In response to comments by top prosecutor Mike Freeman, Lieutenant Bob Kroll, who is the president of the Police Officers Federation of Minneapolis, says: “We want an assurance he will not be charged simply on the basis of Damond’s status as a fine young woman in a nice neighborhood.” (How about charging him with 2nd degree murder for shooting a woman who posed no threat to anyone?)
Lieutenant Kroll said comments made by Hennepin County Attorney Mike Freeman showed a ‘lack of professionalism’ and calls ‘Freeman’s objectivity into question’.
The attorney said the decision of whether or not to charge Mr Noor should be made by the end of the year. Prosecutors are trying to determine whether the admissible evidence available is strong enough to allow them to lay criminal charges.
Lieutenant Kroll said he was forced to respond to Mr Freeman’s comments out of a sense of fairness to the community and his fellow police officers.
Mohamed Noor, the Minneapolis Somali Muslim police officer who shot and killed Justine Damond, an Australian yoga teacher and spiritual healer, was the first Somali Muslim officer in his precinct. Mayor Betsy Hodges, in 2016, wrote a lengthy Facebook post that praised the hiring of Noor.
Noor shot her while she was talking to the other officer identified as Matthew Harrity in the driver’s seat through the open window of the patrol car. Damond was shot and killed after calling 911 to report a possible assault in an alley behind her home on July 15, reports The Minneapolis Star-Tribune.
“Three sources with knowledge of the incident said Sunday that two officers in one squad car, responding to the 911 call, pulled into the alley. Damond, in her pajamas, went to the driver’s side door and was talking to the driver. The officer in the passenger seat pulled his gun and shot Damond through the driver’s side door, sources confirmed. No weapon was found at the scene because the victim was unarmed,” the Star Tribune reported.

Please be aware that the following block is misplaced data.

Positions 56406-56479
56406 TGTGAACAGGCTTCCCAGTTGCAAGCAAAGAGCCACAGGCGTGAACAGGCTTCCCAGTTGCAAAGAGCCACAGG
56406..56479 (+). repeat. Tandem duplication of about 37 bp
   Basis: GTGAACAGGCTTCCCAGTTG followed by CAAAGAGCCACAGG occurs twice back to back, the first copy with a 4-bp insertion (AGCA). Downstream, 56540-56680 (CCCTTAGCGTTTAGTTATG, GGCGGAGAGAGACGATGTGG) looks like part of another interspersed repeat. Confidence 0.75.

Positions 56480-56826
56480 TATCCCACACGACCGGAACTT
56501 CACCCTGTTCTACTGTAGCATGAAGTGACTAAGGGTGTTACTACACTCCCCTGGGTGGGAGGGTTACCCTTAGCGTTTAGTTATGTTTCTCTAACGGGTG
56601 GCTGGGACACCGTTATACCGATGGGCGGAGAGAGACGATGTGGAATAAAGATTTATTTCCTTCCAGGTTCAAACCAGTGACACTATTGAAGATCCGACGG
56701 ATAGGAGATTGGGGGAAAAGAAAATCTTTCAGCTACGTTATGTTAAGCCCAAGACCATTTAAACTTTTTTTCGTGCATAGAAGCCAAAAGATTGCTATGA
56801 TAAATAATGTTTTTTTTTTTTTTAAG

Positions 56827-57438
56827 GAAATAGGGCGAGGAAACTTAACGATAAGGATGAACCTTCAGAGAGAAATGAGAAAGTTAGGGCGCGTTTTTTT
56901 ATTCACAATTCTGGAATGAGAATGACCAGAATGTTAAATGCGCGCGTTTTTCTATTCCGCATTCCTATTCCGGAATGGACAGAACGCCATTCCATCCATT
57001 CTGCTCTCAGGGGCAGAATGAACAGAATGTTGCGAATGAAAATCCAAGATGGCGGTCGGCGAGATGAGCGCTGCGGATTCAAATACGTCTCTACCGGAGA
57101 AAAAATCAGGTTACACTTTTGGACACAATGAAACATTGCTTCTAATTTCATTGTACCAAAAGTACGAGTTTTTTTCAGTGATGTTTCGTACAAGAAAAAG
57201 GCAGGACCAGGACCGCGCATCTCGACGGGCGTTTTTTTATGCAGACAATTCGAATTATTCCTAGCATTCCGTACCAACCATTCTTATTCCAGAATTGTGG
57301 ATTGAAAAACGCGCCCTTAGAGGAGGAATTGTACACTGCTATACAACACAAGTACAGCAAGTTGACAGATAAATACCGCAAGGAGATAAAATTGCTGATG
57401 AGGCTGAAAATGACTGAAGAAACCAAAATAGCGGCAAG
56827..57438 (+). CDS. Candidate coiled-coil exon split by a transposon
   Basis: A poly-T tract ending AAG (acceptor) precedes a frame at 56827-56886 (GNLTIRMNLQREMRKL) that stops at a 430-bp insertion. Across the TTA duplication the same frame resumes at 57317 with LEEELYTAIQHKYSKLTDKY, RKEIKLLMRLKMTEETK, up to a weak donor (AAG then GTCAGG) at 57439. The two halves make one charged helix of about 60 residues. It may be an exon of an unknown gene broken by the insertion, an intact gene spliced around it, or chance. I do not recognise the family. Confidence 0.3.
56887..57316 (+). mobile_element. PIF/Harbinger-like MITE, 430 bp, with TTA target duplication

Noor’s partner was allegedly “stunned” when Noor opened fire. Authorities have been very vague and tight-lipped on the shooting, saying that it’s under investigation.
Officer Noor has still not spoken to authorities about the deadly shooting.
The shooting death has caused outrage in both Australia and Minnesota, where Damond was a beloved teacher of meditation who held betterment workshops and was supposed to be married in August. Her grieving family in Australia (below) has yet to get any answers.
Justine was engaged to Don Damond (below) who works as a vice president and general manager for a Minnesota casino. Back in Australia, Damond was the daughter of a prominent bookstore owner.
But investigators were quick to search Justine Damond’s house for bodily fluids, weapons and drugs after the bride-to-be was shot and killed by a U.S. police officer, treating her as the perpetrator rather than the victim.
Detectives reportedly found nothing of interest in the search of Justine’s home. Criminal expert Joseph Daly claimed there was no apparent reason for detectives to search the 40-year-old Australian woman’s home.
Noor already was the subject of a pending Federal Complaint.
The open federal case in the United States District Court, District of Minnesota was filed against Noor, two other police officers, and the City of Minneapolis, by a woman named Teresa M. Graham.
Federal court documents say the complaint is an action for money damages arising out of a May 25, 2017. The complaint accuses Noor and the other officers “without any reasonable or legal cause” of forcing “their way into Plaintiff’s house,” where they’re accused of having “violently and forcibly detained her, and transported her to a hospital against her will.” She’s alleging violations of constitutional rights.